A group of 10 land-rights activists were freed from Phnom Penh’s Prey Sar prison on Saturday afternoon after receiving a royal pardon that resulted from negotiations between opposition leader Sam Rainsy and Prime Minister Hun Sen over the past week.
The release of the activists — widely seen as political prisoners — comes just two days after lawmakers from the ruling and opposition parties approved all nine members of the new National Election Committee, a central piece of the July political deal that ended the CNRP’s 10-month boycott of parliament.
The released activists include Tep Vanny and nine other members of the Boeng Kak community. Seven were jailed for placing a bed in the street during a protest on November 10, while the other three were arrested the next day during a demonstration to demand their release.
Emerging from Prey Sar’s Correctional Center 2 shortly after 3:30 p.m. on Saturday, the activists — Ms. Vanny, Nget Khun, Song Sreyleap, Kong Chantha, Pan Chunreth, Bop Chorvy, Nong Sreng, Heng Pich, Im Srey Touch and Puong Sopheap — were embraced by about 100 of their relatives, community members and CNRP officials.
“The ten of us are very happy to rejoin our families, especially our children, communities and organizations,” Ms. Vanny said.
“We are innocent people and we suffered an injustice from the non-independent courts in Cambodia, which arrested and put us in prison for five months,” she added.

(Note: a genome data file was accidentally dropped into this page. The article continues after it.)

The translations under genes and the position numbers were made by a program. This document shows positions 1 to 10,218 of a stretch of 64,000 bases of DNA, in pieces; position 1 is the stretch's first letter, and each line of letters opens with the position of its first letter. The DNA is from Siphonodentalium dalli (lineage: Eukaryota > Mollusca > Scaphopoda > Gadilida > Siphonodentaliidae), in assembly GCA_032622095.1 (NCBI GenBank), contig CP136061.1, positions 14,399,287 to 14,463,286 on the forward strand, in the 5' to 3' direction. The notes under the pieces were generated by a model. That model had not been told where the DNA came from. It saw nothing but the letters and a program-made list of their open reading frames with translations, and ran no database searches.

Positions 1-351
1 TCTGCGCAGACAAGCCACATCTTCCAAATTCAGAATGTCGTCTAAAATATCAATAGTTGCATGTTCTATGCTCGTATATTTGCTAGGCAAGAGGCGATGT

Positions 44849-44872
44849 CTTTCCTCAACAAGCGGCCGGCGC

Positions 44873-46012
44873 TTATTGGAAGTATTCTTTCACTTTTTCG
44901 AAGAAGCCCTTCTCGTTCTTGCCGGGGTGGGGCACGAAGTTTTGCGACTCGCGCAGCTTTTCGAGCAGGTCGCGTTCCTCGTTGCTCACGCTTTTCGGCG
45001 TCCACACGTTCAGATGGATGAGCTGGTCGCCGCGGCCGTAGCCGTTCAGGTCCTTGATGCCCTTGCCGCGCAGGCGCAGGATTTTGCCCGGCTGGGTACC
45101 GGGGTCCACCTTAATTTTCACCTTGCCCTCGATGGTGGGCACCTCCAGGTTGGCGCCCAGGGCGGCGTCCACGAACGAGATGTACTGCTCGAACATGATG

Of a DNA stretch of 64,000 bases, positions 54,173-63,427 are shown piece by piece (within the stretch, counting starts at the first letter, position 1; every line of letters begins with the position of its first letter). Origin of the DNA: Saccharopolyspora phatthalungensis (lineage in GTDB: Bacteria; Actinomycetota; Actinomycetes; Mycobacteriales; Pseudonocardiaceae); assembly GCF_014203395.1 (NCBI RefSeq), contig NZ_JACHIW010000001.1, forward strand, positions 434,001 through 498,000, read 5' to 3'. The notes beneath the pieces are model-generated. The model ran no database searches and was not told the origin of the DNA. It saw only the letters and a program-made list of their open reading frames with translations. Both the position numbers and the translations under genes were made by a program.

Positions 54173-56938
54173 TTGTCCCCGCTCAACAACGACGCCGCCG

Before the activists were pardoned, they were asked to drop an appeal with the Supreme Court against their convictions, which were upheld by the Appeal Court and carried prison sentences of up to a year.
Choung Choungy, a prominent lawyer for the opposition, said on Friday that the CNRP’s legal team had advised the activists to drop their appeal in order to secure their release.
Mr. Choungy said on Saturday that he did not know who signed off on the royal pardon, with King Norodom Sihamoni currently on a routine medical visit to China. When the king is not available to sign a royal pardon, the acting head of state may sign on his behalf.
A spokesman for the Justice Ministry could not be reached.
Khek Chanreaksmey, a Boeng Kak activist who was not among those imprisoned, said on Friday that although the activists had dropped their appeal, the pardon was equivalent to a reversal of the court’s decision.
“They were imprisoned unjustly, but we were forced to ask for a pardon because the social situation made us fall into a political issue,” Ms. Chanreaksmey said.
“I think that when they are pardoned, they are no longer guilty.”
(Additional reporting by Khy Sovuthy)